Understanding Obama's Poll Numbers—David Frum
Ten years ago, pollsters began to notice a strange phenomenon.
In the 1960s and 1970s, Democrats and Republicans responded fairly similarly when asked to evaluate the performance of the economy. In prosperous years, both acknowledged the prosperity. In bad years, both acknowledged the difficulty.
In the 1990s, however, this seemingly natural connection between perception and reality began to break down. Even in the very prosperous late 1990s, Democrats rated the performance of the economy significantly better than Republicans. Then after 2002, the partisan perceptions abruptly shifted: Republicans rated the economy better than Democrats.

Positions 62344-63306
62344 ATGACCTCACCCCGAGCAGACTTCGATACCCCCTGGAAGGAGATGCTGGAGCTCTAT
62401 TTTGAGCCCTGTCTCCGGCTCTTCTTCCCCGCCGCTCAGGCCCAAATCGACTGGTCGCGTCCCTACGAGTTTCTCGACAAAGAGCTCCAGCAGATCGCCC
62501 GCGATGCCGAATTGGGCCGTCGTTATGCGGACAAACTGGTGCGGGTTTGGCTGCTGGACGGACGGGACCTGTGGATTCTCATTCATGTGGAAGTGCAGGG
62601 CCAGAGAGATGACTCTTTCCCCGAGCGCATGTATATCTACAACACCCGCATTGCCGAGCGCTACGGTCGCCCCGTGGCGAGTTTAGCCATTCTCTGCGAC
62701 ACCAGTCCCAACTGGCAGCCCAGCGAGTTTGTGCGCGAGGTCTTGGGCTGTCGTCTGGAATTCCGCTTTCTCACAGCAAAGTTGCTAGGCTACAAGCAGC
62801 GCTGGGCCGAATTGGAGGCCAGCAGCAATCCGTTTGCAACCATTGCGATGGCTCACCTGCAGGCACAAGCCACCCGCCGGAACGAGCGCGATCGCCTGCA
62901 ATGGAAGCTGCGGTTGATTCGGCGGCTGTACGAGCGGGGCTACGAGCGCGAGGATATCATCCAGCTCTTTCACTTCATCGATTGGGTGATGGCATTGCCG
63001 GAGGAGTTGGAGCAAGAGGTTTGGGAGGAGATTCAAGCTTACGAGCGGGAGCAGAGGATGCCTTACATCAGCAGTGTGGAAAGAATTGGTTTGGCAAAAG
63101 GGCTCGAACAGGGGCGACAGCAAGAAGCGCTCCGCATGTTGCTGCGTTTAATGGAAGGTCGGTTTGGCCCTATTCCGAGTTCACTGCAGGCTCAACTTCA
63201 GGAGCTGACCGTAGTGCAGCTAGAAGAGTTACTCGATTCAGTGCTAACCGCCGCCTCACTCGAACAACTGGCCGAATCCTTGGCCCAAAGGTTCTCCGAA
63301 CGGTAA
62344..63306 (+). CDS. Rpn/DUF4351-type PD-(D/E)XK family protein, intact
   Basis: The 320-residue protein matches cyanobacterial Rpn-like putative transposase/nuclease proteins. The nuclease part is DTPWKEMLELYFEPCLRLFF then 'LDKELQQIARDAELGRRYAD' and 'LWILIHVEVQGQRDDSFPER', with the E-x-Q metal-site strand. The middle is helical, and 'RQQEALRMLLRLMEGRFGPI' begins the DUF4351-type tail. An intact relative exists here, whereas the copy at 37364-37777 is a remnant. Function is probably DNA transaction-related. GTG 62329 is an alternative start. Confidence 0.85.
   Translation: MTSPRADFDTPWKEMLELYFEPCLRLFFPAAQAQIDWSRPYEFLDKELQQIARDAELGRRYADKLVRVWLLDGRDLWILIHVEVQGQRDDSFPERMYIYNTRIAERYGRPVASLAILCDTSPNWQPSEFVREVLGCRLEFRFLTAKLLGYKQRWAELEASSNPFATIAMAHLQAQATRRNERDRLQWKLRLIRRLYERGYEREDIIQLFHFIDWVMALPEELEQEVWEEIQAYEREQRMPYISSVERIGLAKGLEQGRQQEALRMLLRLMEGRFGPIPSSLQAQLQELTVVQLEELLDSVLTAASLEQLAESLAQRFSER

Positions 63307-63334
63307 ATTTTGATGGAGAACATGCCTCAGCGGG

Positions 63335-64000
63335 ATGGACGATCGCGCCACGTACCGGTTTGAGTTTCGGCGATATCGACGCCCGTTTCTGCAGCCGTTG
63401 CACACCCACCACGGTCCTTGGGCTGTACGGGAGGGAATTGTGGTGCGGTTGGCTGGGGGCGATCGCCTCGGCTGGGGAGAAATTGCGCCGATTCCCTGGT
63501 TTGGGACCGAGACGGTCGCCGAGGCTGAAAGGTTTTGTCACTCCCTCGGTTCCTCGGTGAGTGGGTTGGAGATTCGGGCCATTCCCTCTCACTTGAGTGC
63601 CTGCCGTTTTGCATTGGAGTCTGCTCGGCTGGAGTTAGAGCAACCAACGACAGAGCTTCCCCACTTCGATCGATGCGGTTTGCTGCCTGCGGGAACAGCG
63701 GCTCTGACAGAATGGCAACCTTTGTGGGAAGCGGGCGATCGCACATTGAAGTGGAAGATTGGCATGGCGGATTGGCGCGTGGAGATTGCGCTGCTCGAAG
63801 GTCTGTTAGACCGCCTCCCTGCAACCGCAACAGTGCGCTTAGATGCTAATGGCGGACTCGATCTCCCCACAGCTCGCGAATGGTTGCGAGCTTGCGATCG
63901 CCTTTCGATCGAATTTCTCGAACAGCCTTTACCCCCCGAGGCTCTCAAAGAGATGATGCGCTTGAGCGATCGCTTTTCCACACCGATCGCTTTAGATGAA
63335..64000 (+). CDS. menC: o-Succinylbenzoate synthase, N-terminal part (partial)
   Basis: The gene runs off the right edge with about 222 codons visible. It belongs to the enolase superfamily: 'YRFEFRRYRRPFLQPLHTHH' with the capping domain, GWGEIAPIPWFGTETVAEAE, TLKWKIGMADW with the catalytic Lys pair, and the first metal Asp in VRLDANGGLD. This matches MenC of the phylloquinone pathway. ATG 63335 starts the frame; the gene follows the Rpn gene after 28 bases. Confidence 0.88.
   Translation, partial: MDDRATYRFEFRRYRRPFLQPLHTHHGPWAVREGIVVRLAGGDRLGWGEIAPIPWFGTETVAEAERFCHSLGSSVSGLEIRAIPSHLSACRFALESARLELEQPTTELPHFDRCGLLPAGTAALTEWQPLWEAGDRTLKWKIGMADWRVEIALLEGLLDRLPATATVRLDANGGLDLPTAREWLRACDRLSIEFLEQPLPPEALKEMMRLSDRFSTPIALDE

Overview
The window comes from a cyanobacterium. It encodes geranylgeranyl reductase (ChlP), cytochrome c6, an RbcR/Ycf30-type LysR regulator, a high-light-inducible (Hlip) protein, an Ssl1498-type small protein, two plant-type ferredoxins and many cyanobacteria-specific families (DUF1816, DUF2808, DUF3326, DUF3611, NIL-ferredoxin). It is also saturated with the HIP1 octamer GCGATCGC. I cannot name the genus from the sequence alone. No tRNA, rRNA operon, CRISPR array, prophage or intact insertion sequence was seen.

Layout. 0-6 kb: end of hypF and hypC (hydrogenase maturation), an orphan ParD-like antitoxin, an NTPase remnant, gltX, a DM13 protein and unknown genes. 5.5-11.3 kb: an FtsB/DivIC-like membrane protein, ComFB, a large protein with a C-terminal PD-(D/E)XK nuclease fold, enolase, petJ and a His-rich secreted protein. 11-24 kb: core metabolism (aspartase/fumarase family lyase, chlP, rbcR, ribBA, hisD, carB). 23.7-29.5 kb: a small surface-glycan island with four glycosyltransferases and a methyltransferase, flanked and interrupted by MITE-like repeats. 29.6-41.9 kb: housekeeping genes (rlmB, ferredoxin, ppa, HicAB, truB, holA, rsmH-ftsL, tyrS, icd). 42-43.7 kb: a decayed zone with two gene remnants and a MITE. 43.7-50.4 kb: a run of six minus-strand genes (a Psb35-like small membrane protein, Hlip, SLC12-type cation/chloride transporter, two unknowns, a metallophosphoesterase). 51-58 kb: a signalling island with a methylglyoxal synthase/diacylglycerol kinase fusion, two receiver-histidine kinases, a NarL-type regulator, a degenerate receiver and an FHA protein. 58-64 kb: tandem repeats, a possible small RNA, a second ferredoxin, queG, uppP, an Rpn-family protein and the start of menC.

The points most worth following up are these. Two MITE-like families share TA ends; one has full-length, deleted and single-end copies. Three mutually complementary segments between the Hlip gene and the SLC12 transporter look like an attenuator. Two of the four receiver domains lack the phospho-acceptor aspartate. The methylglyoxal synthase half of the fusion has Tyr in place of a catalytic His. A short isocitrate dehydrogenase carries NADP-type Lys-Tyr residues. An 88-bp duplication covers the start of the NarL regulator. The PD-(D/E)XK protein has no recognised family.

As far as anybody could tell, there seemed scant real-world basis for this sudden divergence of perceptions.
It seemed hard to avoid the conclusion: partisanship was overwhelming everything, even direct personal experience.
The trauma of the Great Recession snapped us back to reality, at least for a time. But as the economy commenced its weak recovery in the summer of 2009, the past political pattern has reasserted itself...
-More to Come-